Rather than negotiate with the workers again, Carnegie left for a trip to his native Scotland and left the situation to his right-hand man, the loathsome Henry Clay Frick. Carnegie wanted the union crushed; he believed it got in the way of efficiency. Frick, a man who had no sympathy with working-class people, refused to negotiate in good faith with the workers. Carnegie gave Frick carte blanche to deal with the union in any way he liked.

The American economy was beginning to shutter in 1892. The boom and bust cycle of the Gilded Age was preparing for the biggest bust in American history the next year. Steel prices had begun to decline. Carnegie and Frick decided that destroying the union was the solution to their decreased profits. Workers asked for a wage increase; Frick came back with an offer of a 22% decrease.

Carnegie workers responded by hanging Frick in effigy, though not Carnegie. Frick began locking out workers on June 28 and by the last day of the contract, June 30, the entire workforce was locked out. The workers united to keep out scabs, but Frick called in the Pinkertons to bust the strike.

In part, the Declaration of the Strike said:

“The employees in the mill of Messrs. Carnegie, Phipps & Co., at Homestead, Pa., have built there a town with its homes, its schools and its churches; have for many years been faithful co-workers with the company in the business of the mill; have invested thousands of dollars of their savings in said mill in the expectation of spending their lives in Homestead and of working in the mill during the period of their efficiency. . . . “Therefore, the committee desires to express to the public as its firm belief that both the public and the employees aforesaid have equitable rights and interests in the said mill which cannot be modified or diverted without due process of law; that the employees have the right to continuous employment in the said mill during efficiency and good behavior without regard to religious, political or economic opinions or associations; that it is against public policy and subversive of the fundamental principles of American liberty that a whole community of workers should be denied employment or suffer any other social detriment on account of membership in a church, a political party or a trade union; that it is our duty as American citizens to resist by every legal and ordinary means the unconstitutional, anarchic and revolutionary policy of the Carnegie Company, which seems to evince a contempt [for] public and private interests and a disdain [for] the public conscience. . . .”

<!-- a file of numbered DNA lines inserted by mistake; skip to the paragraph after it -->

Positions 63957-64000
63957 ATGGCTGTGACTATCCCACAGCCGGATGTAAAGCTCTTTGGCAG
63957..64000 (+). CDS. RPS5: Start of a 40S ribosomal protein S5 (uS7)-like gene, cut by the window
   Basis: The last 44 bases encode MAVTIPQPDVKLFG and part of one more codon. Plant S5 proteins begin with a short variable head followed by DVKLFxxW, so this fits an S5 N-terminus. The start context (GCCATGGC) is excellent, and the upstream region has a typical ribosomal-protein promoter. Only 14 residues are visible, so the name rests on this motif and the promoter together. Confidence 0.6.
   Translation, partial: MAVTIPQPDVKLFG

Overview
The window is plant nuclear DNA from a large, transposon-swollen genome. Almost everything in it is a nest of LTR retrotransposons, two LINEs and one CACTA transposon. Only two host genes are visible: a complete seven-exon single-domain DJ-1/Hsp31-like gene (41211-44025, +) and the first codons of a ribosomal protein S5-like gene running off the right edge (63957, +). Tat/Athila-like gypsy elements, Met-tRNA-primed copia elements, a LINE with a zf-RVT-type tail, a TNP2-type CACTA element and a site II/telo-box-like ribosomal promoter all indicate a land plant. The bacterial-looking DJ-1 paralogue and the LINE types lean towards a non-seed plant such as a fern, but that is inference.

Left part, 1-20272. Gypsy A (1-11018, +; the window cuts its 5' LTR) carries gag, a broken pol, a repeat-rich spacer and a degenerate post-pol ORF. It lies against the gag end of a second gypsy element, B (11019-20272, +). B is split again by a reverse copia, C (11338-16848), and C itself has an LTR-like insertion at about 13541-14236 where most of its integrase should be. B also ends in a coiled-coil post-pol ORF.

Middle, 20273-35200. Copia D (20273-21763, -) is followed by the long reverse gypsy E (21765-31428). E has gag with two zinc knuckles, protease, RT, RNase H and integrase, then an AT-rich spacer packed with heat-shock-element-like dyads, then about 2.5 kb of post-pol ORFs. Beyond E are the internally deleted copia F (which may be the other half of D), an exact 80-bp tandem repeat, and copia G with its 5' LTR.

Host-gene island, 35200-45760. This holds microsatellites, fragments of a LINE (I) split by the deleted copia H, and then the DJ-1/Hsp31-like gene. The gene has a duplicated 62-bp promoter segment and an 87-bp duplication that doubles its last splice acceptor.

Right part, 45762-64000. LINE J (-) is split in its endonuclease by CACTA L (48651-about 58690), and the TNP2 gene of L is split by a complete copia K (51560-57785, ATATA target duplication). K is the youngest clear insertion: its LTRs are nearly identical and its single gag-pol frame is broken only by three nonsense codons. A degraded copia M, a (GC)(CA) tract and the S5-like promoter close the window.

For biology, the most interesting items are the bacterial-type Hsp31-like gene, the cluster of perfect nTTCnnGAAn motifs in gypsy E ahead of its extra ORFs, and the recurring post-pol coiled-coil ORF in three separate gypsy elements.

From the American Experience site on this incident, historian Paul Krause:

Workers believed because they had worked in the mill, they had mixed their labor with the property in the mill. They believed that in some way the property had become theirs. Not that it wasn’t Andrew Carnegie’s, not that they were the sole proprietors of the mill, but that they had an entitlement in the mill. And I think in a fundamental way the conflict at Homestead in 1892 was about these two conflicting views of property.”

To say the least, Frick and Carnegie had no tuck for this more cooperative view of property.

When the Pinkertons arrived early in the morning on July 6, they met an armed force ready to fight for their jobs. For the next 13 hours, the two sides traded gunfire. Eventually, the Pinkertons surrendered, although that really just meant they stopped fighting.

It’s important to remember how loathed the Pinkertons were by many Americans in these years. In the series Deadwood, the Pinkertons are seen by almost everyone in the town as the ultimate enemy because it meant the capitalists had sent in the goons to destroy their little civilization. This depiction is not far off. Although the company became famous by protecting Abraham Lincoln, in the Gilded Age, like the Republican Party as a whole, the Pinkertons turned to pulling out all stops to protect an extreme version of property rights by any means necessary.

With the failure of the Pinkertons to crush the strike, Frick and his henchmen created new tactics to bring down the union. Frick convinced Pennsylvania Governor Robert Pattison to send in the National Guard. In 1892, the National Guard existed as a strikebreaking force, so the arrival of troops only strengthened Frick’s hand. Frick then evicted strikers from company homes. He had strikers arrested repeatedly so they would have to put up bail they could not afford.